Mark and I were able to live in the basement while renovating (not always advisable but it worked for us) as there was a suite with a usable kitchen and a bedroom with a small bathroom.

The Fix

log home recycled door

The door was found at “Tim’s Reusables”, Terry sanded and stained

One of the first chores was to seal the windows so we weren’t heating the outdoors. The windows themselves weren’t salvageable but would have to make do until we could replace them. As a temporary measure, Mark used a red sheathing tape around the windows and doors. Not great but it helped to reduce some of the elements from coming into the home.

Next on the agenda was removing the rotting and incomplete south deck. The last thing we wanted was for someone to fall through. This would be replaced later.

Although the majority of the renovation was fixing and replacing, we installed an insulated, attached, front drive, 3 car garage.

Solar Thermal heating was also installed. A flexible polyethylene (PEX) was installed prior to pouring the concrete garage floor. The basement had underfloor heating already and the rest of the home was heated with baseboard radiant heaters, so this method worked well for the home and the Thermal system.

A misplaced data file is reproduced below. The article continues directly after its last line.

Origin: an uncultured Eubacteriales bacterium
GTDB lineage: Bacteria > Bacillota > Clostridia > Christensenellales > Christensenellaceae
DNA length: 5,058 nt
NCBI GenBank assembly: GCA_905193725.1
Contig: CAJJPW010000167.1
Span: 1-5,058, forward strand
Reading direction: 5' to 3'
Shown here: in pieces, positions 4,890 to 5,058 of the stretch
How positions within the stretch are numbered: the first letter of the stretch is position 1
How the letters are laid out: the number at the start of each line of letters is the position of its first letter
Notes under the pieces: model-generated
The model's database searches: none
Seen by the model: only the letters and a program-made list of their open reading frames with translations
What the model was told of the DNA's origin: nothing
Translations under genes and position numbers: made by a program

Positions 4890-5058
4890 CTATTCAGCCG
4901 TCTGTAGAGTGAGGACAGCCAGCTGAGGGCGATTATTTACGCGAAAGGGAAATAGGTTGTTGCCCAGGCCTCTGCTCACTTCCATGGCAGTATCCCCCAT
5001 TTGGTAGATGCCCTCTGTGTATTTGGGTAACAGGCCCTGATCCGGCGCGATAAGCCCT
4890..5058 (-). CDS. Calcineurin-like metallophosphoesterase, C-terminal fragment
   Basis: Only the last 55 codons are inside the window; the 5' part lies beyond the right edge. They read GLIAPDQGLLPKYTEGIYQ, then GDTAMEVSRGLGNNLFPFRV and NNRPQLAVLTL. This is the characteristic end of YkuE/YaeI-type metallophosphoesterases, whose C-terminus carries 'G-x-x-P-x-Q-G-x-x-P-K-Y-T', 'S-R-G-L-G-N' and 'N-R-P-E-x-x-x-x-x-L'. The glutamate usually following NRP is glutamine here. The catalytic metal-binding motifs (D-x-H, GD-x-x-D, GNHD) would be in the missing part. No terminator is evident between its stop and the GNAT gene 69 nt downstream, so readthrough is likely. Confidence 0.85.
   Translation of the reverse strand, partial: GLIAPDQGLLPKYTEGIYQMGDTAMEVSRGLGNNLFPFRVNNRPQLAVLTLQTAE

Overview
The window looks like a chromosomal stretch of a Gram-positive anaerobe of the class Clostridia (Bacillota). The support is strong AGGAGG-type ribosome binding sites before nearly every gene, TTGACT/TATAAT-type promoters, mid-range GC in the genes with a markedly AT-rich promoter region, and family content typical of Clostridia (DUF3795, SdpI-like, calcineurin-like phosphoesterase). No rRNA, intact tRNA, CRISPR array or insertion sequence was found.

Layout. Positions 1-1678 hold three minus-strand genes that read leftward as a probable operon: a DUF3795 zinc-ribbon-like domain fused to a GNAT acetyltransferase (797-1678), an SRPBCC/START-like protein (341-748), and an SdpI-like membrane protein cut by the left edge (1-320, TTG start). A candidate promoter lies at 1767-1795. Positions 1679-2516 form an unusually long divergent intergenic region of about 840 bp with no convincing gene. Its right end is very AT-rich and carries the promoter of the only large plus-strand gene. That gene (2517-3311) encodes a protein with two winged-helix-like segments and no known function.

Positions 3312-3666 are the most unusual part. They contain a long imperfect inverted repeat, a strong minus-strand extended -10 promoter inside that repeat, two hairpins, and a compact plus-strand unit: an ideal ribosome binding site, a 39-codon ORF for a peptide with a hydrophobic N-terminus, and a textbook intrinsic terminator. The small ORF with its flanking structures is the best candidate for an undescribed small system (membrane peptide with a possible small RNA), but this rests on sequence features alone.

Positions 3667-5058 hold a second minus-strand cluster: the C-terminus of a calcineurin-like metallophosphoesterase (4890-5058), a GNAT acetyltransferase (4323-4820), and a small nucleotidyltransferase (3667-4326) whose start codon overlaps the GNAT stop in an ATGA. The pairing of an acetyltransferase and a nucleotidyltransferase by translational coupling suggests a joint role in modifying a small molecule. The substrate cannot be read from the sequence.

4′ by 8′ solar thermal panels provides heat for domestic hot water as well as the home’s heating needs.

Our contractors installed a new energy-efficient boiler (that worked as a backup for the Solar Thermal).  A complex pump system handled the different temperatures for the two types of heating (radiant, in-floor), as well as the domestic hot water. Three 119-gallon (US) tanks stored the preheated solar water with a fourth working as for domestic water storage. The panels would heat a water/glycol fluid that entered the home through a buried line. This heated fluid would run through the collectors and a heat exchanger, storing the fluid in the tanks as well as preheating water before it enters the domestic tank.